There may have been actually two early windows of habitability for Earth’s Moon, according to the study published in the journal Astrobiology.
According to the researchers, conditions on the lunar surface were sufficient to support simple lifeforms shortly after the Moon formed from a debris disk four billion years ago and again during a peak in lunar volcanic activity around 3.5 billion years ago.
During both periods, the Moon was spewing out large quantities of superheated volatile gases, including water vapour, from its interior, according to the researchers.
The researchers said that this outgassing could have formed pools of liquid water on the lunar surface and an atmosphere dense enough to keep it there for millions of years.
“If liquid water and a significant atmosphere were present on the early Moon for long periods of time, we think the lunar surface would have been at least transiently habitable,” said study co-author Dirk Schulze-Makuch from the Washington State University in the US.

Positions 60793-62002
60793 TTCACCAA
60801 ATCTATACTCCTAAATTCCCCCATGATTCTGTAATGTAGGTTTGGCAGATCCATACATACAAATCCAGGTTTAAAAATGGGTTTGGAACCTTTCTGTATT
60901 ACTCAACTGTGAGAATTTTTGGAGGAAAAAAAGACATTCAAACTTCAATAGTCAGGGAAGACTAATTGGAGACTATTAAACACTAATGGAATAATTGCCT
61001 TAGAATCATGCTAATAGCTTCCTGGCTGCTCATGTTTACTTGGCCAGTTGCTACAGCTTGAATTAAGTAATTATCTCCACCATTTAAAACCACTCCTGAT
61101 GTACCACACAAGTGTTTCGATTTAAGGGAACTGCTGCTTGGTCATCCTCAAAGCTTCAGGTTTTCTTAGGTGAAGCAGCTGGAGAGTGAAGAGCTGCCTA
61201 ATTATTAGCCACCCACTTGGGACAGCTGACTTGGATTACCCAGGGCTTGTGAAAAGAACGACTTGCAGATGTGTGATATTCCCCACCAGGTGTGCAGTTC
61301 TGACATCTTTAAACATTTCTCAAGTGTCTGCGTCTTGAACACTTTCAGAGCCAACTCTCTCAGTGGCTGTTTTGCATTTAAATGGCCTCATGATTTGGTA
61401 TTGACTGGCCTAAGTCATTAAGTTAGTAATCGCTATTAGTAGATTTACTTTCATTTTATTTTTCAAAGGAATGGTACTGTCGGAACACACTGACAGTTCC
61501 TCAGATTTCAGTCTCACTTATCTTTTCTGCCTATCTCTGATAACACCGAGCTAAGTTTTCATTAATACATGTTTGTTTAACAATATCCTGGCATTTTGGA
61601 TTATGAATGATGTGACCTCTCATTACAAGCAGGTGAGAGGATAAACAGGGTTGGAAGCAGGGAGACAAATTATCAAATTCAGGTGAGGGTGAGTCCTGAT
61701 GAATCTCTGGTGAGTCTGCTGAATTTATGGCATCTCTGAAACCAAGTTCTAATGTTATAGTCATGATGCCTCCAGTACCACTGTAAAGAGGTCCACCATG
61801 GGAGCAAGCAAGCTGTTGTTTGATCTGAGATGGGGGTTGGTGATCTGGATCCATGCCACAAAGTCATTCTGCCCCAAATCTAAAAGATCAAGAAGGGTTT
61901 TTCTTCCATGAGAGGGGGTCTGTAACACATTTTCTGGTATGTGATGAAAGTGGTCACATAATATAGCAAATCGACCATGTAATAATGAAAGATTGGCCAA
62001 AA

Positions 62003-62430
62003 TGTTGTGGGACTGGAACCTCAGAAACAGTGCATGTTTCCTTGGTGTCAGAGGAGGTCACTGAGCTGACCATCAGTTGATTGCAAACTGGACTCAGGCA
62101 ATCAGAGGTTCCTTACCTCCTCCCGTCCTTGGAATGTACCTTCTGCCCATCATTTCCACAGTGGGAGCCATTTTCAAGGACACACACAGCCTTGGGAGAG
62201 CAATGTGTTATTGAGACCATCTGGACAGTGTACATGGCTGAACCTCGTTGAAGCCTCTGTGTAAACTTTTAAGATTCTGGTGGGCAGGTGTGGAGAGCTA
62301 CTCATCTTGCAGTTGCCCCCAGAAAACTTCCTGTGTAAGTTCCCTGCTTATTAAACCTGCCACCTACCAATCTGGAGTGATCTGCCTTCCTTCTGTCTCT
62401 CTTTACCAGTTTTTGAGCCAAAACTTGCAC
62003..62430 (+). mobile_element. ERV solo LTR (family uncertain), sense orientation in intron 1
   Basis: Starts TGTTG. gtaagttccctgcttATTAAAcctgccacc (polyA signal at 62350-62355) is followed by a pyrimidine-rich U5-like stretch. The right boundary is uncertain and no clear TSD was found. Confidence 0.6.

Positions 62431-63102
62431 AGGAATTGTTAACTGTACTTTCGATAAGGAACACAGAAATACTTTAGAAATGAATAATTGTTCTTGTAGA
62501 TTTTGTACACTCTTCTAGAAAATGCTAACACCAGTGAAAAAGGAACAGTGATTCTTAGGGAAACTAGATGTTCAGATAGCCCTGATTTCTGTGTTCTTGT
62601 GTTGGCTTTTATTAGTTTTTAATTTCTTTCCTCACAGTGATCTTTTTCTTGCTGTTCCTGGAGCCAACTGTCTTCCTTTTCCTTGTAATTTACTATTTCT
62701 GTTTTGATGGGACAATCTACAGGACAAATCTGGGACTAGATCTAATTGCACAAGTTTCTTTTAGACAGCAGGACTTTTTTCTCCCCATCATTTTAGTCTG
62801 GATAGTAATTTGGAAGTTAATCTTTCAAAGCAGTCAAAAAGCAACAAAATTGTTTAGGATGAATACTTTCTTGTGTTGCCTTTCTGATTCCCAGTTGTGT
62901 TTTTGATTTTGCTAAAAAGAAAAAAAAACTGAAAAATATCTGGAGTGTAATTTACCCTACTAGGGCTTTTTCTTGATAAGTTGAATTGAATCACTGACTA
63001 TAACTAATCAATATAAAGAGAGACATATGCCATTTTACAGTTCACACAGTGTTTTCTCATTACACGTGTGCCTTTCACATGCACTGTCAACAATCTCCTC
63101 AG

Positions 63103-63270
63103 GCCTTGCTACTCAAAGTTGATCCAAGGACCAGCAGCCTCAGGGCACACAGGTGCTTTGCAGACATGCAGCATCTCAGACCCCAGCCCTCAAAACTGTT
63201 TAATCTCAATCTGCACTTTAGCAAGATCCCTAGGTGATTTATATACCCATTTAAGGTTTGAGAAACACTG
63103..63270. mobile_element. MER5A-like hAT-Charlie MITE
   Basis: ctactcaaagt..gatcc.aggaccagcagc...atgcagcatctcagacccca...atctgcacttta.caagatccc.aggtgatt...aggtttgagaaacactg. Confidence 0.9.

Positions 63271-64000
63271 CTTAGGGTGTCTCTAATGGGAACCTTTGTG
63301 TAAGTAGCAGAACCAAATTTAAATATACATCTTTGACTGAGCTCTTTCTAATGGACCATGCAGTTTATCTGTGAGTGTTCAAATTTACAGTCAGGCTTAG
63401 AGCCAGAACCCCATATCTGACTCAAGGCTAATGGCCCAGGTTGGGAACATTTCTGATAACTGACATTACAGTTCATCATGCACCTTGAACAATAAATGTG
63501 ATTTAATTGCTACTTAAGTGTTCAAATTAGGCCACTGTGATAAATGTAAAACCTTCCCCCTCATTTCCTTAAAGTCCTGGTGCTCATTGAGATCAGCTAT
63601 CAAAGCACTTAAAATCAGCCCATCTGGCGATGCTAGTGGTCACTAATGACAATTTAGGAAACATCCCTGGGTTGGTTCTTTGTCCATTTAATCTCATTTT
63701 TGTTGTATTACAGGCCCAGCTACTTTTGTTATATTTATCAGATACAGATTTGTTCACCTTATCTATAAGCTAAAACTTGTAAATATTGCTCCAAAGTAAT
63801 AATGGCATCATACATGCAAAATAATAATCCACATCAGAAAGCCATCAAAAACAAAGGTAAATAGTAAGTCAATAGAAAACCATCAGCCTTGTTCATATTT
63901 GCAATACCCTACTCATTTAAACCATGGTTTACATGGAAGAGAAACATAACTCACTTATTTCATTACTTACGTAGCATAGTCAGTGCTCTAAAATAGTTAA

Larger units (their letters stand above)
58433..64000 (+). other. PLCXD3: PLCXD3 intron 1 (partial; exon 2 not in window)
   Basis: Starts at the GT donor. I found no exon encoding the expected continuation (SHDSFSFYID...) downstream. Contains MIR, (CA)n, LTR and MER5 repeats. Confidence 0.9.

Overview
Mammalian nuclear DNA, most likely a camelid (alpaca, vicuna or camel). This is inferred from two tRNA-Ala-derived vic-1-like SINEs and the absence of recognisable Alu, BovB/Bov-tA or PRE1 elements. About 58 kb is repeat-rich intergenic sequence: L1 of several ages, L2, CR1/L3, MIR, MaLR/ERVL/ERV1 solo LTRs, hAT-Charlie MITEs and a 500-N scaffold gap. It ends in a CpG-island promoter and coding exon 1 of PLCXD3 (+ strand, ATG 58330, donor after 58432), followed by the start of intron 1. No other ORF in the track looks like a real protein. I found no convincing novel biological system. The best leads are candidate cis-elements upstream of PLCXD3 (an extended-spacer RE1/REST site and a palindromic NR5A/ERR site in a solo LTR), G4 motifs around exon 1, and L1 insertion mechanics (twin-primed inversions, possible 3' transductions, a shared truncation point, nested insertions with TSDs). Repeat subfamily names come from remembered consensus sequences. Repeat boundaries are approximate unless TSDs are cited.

The researcher’s work draws on results from recent space missions and sensitive analyses of lunar rock and soil samples that show the Moon is not as dry as previously thought.
Life on the Moon could have originated much as it did on Earth but the more likely scenario is that it would have been brought in by a meteorite, according to Schulze-Makuch.
The earliest evidence for life on Earth comes from fossilised cyanobacteria that are between 3.5 and 3.8 billion years old.
During this time, the solar system was dominated by frequent and giant meteorite impacts. It is possible that meteorites containing simple organisms like cyanobacteria could have been blasted off the surface of the Earth and landed on the Moon.
“It looks very much like the Moon was habitable at this time,” Schulze-Makuch said.
“There could have actually been microbes thriving in water pools on the Moon until the surface became dry and dead,” Schulze-Makuch added.